The Air Screen installation had been expensive and complicated, a stupid indulgence, really, but Geoff liked the “living in the future” aspect of it. He didn't use it as his primary tech device; the gesture-based interface wasn't intuitive enough for his taste, and the thing was, frankly, buggy as hell. Still, it was gadgety and fun to mess around with, and there were some great games on it.
He swiped over to look at his email inbox. Brooks hadn't sent him the contract yet. He scrolled through the endless morass of spam, catalogues, and mailing lists he kept getting himself on even though he kept hitting unsubscribe on every single one of them. Email had been in wide use for more than half a century, and he was still inundated with crap.
Sure, he could try using one of those organizational bots that promised to clean up his inbox and only show him the important stuff, but he knew enough from his experiments with Echelon that those kinds of algorithms could miss stuff. And he didn't want to miss something important. And he couldn't be bothered. It was fine. He had five million emails in his inbox, of which he'd read maybe a few hundred over the past ten years. That was how it was. His friends laughed at him, with their empty inboxes and neat and tidy e-lives, but he just shrugged it off. It was easier to leave an email in a place than to figure out where it should actually go.
Which was entirely the point of Echelon, really.
Combining Echelon with AI would make it infinitely powerful. Kind of a scary thought, but Geoff wasn't one of those doomsayers who was afraid of the latest advances in AI because it might lead to killer robots and the end of the world. It hadn't so far.
Still, Geoff wondered if it should be his mind that was uploaded into the thing. Geoff honestly worried that an AI based on his brain would spend its time bouncing from subject to subject, distracted and consumed with wonder at every new bit and byte of data but unable to absorb anything in particular, and find itself completely unable to handle the task of sorting the data it was asked to sort. Instead of regimenting the internet, an AI based on his mind might just make it worse.
Geoff knew his own limitations, spelled out in a four-letter diagnosis that had dogged him all his life. ADHD. An AI based on him wouldn't turn into an evil robot overlord. It wouldn't be able to stay focused long enough to figure out the first step to world control. It'd start hacking into a military database and then get distracted by a video file of cats yawning.
But maybe Symon Brooks could edit the ADHD out of Geoff's digital mind, take only the good stuff, and Geoff could see his e-self as an idealized, digital version of the person he should have been all his life, if only there weren't so many damned squirrels and doorknobs and shiny shiny baubles.
Geoff walked out of his kitchen and into his living room. He finished his beer and put the empty bottle down on a side table, where it shared space with two half-full water glasses, a small plate with sandwich crusts on it from two days ago, a book he'd been meaning to finish but hadn't, a tablet computer with a dead battery, a new battery for a different tablet computer that he didn't have anymore, two chargers for phones he wasn't using, and a pack of gum.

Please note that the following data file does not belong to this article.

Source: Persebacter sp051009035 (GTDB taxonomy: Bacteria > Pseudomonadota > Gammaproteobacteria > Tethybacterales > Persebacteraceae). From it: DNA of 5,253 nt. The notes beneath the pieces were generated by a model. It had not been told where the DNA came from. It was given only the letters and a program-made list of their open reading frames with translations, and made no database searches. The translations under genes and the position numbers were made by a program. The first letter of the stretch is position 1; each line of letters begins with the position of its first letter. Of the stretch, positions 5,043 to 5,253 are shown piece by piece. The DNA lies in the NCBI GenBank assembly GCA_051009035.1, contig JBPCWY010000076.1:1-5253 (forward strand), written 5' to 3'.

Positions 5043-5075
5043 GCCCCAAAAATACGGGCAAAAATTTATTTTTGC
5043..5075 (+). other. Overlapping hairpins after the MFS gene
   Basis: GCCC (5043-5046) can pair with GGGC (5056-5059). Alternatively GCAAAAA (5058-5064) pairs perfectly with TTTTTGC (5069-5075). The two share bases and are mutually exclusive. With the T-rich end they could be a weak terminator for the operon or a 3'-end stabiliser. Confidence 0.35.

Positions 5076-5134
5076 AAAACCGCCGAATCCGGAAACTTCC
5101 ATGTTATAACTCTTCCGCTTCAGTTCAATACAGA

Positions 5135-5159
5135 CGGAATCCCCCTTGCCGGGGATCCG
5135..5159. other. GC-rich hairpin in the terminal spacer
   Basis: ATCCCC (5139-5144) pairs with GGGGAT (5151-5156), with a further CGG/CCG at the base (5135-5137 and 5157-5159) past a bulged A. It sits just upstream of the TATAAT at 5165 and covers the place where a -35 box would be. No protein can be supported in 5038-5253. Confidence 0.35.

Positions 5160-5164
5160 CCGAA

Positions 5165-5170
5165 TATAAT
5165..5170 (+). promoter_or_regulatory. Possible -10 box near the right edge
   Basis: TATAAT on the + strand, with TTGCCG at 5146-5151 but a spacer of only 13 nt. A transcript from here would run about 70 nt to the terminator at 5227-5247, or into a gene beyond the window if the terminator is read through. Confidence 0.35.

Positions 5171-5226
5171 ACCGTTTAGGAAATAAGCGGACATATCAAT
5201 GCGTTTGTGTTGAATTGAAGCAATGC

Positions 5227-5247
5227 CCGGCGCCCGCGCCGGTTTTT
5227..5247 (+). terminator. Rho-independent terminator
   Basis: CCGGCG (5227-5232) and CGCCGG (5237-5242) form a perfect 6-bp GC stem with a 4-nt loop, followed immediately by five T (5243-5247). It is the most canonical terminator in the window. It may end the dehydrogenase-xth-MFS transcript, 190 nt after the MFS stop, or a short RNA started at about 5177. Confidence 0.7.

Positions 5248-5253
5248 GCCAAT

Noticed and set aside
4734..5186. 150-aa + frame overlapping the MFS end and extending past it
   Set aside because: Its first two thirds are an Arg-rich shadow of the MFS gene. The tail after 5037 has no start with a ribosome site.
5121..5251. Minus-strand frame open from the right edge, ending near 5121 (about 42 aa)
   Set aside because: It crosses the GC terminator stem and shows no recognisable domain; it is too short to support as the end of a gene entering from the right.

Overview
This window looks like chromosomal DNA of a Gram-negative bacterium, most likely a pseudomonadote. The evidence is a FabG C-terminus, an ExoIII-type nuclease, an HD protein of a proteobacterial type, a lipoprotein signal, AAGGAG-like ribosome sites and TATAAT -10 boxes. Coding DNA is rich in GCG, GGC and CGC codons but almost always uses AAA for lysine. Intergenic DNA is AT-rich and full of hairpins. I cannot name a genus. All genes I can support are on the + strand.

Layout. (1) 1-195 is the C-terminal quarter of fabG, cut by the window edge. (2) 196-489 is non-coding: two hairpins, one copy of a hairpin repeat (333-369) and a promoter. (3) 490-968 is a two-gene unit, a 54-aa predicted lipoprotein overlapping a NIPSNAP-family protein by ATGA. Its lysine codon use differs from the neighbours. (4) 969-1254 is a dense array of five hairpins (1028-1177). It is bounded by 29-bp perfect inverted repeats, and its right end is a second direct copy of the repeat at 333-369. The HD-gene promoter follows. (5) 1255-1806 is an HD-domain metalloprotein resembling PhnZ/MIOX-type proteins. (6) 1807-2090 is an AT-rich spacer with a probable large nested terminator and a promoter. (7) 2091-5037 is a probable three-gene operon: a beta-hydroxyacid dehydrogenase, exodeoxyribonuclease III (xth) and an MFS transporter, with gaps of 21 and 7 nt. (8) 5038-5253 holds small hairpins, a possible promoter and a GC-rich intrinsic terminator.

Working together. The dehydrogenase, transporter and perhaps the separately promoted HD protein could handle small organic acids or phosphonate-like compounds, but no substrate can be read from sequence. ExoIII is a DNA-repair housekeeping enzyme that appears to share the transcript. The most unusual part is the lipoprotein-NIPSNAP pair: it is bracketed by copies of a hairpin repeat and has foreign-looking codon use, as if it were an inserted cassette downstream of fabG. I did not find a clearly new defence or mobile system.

His Siamese cat announced herself by meowing a hello and then leaping up onto the back of his vinyl couch and walking across it toward him. She headbutted his hand as he passed, and he gave her a few absentminded pets. Her food bowl was empty, so he filled it, and gave her some clean water.
Geoff grabbed his Baton of his coffee table. Inactive, it looked like its namesake – a black, plastic stick about the size and circumference of a cigar. But when Geoff registered his fingerprint on a panel on one side of the Baton, it split open, and a flexiglass screen unrolled itself from within.
As usual, in grabbing his Baton, he nearly knocked over two empty beer bottles and a martini glass. He really should clean up the place, but bah.
He sat down on his couch and swiped open his social networks. One of his friends had posted a picture of a cat. Another of his friends was eating a sandwich. A third friend was feeding a sandwich to a cat. A fourth friend was very angry about something, and there was a whole long heated argument that had Godwined within twelve comments. Someone else had posted something from a website Geoff knew was full of inaccuracies but was relied on unquestioningly by people who adhered to the No Pepper diet/lifestyle/religion. Someone had posted a comment to the No Pepper post with a link to an actual well-sourced news article disproving the original article, and the original poster had been quick to question the credibility of the news article, claiming that the pro-No Pepper website had “done the research” and that was all the original poster needed to know. Another friend wanted him to try a new VR game that was free at first but required periodic payments to actually advance.
And so on and so forth.
All of these tech devices, and it's still all just cats, inane arguments, and porn, isn't it? Geoff sighed and swiped upwards on the Baton. It rolled itself back up.